27. Angie@Angie's Recipes September 22, 2014 at 1:49 am Reply

    What a brilliant idea! Can’t wait to give it a try.

  28. ra September 30, 2014 at 7:24 pm Reply

    how many shot glass size cookies did it make approximatley?

    • laurel @ wannacomewith September 30, 2014 at 7:31 pm Reply

      Sorry, I only made a few shot glasses out of this recipe, and made regular cookies out of the rest of the dough.

  29. Sean November 23, 2014 at 8:18 am Reply

    Can I know did you put anything inside when you bale ? Like some weight to make sure they don’t puffed at all . Cause I tried and they puffed . did I made some mistake along the way ? I was sure I didn’t do anything wrong

    • laurel @ wannacomewith November 23, 2014 at 11:40 am Reply

      Hi Sean – I’m sorry to hear you had a problem with this. Mine puffed up a tiny bit on the bottom, but I could just flatten them back out with my finger. I did try one cup with something inside, but it took a really long time to bake and I didn’t actually notice any difference in the way it held its shape.

      Did you use the recipe I have posted? Or a different recipe?

  30. Sean November 24, 2014 at 7:19 am Reply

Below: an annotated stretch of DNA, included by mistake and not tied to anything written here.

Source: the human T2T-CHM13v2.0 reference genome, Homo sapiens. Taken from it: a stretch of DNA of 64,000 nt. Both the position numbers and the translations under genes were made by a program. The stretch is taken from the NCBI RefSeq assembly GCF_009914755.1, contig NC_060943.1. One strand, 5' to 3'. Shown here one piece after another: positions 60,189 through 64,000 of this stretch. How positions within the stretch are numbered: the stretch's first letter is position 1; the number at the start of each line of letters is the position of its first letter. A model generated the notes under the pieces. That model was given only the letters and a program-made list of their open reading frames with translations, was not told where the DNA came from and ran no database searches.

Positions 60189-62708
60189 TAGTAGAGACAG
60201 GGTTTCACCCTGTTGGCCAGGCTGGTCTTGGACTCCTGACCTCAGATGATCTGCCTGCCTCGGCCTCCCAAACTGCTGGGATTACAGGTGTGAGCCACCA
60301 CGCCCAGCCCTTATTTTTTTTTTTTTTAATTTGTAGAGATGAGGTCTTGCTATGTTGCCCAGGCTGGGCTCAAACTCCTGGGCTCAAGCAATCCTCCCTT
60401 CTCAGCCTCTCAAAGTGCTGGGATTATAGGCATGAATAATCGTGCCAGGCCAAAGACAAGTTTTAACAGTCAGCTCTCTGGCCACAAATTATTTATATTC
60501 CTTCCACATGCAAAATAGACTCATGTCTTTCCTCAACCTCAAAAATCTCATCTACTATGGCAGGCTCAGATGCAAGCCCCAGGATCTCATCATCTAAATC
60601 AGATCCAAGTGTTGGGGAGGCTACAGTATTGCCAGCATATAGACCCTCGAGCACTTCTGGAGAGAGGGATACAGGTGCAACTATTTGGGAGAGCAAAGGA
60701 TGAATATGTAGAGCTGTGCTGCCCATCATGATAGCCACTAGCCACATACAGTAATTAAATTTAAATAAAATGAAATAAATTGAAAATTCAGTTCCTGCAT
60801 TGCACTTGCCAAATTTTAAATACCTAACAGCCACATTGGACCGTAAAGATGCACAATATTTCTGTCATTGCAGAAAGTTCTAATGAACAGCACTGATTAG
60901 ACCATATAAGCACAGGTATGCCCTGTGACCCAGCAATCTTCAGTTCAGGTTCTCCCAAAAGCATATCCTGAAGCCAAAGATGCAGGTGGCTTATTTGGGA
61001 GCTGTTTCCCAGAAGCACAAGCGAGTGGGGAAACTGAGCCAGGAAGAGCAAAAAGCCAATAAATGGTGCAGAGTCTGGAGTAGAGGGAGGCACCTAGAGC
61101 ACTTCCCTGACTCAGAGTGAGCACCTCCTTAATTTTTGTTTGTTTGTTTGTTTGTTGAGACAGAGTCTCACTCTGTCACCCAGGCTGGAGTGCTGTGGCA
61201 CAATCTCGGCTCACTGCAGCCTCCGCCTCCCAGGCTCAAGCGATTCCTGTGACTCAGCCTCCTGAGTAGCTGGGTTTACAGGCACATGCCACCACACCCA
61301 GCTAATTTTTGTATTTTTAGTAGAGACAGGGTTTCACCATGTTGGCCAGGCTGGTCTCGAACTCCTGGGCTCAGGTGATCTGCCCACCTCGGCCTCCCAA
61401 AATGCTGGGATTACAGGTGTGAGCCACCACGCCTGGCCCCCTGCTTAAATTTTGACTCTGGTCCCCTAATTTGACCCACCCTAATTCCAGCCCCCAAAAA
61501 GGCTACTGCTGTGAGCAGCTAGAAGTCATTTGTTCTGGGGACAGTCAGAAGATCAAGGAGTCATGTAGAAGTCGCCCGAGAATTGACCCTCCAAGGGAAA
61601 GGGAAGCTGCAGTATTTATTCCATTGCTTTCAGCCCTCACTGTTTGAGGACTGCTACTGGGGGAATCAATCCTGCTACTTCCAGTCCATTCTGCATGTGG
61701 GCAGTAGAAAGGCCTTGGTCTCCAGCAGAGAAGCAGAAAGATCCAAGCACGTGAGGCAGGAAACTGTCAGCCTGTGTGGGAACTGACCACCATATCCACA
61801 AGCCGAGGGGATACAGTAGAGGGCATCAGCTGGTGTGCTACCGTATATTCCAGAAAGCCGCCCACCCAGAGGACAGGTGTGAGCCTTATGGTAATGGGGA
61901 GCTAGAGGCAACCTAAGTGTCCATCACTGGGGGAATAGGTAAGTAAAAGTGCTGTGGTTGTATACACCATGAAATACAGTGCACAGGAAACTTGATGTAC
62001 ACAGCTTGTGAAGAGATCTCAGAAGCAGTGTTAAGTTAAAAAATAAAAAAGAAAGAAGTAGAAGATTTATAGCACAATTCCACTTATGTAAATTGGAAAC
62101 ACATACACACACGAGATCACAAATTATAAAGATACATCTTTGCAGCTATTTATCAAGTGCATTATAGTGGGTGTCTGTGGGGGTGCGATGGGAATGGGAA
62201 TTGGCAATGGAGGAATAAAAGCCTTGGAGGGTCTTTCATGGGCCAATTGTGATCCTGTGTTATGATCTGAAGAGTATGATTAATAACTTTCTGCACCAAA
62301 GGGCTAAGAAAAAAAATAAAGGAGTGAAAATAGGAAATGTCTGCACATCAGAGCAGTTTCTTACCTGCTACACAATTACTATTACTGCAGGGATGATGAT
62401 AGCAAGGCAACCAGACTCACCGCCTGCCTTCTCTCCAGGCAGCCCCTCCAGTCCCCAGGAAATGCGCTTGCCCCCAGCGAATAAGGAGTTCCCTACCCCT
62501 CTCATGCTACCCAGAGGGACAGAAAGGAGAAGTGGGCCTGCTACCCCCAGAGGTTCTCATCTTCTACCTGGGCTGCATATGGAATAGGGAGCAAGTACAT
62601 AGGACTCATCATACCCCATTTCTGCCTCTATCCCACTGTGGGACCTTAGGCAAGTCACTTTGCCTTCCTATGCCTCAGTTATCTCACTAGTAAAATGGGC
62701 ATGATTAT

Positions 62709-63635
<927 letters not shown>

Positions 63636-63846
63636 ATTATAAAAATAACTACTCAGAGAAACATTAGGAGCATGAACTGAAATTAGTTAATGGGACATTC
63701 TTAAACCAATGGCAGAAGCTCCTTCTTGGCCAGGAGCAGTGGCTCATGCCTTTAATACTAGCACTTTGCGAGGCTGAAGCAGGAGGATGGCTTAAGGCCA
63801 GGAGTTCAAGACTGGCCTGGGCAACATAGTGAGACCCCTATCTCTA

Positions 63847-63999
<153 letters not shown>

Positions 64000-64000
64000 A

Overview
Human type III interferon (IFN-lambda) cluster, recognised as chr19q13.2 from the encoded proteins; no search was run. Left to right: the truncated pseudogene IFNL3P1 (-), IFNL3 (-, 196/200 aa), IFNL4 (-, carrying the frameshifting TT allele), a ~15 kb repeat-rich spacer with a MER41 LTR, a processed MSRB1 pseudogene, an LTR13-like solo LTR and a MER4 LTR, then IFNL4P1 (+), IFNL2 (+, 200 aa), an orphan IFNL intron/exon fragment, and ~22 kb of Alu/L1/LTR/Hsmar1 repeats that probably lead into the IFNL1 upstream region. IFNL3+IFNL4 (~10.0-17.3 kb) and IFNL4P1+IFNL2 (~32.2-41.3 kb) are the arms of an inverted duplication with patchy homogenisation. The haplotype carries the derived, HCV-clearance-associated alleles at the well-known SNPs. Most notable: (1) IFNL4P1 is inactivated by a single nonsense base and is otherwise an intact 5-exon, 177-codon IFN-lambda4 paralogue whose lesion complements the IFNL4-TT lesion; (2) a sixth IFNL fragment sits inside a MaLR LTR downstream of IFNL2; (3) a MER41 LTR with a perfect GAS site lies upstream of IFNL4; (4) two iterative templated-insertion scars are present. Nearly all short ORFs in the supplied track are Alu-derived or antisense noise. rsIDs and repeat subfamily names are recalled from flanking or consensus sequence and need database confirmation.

I did follow yours and another one . They just puffed up like a cupcake instead . .

    • laurel @ wannacomewith November 24, 2014 at 11:08 am Reply

      Did both recipes puff up? Mine really shouldn’t have – there’s no baking powder or soda in this recipe, and that’s what causes cookies to puff up. Egg can cause that too, but the recipe only contains a single egg yolk so that shouldn’t be a problem. I can’t speak for the other recipe though as I don’t know what’s in it. Could you provide a link? Or a list of ingredients?

      To make these cookie cups work, it’s really important to use a cookie dough that’s meant to be used with cookie cutters, as they’re designed to hold their shape while baking.

  31. Sean November 25, 2014 at 4:19 am Reply

    Do you have an email where I could pm you instead ?

  32. sarah December 4, 2014 at 11:04 am Reply

    Can I use ceramic cups instead ofshot glasses as we don’t have these here?

    • laurel @ wannacomewith December 4, 2014 at 1:54 pm Reply

      Hi Sarah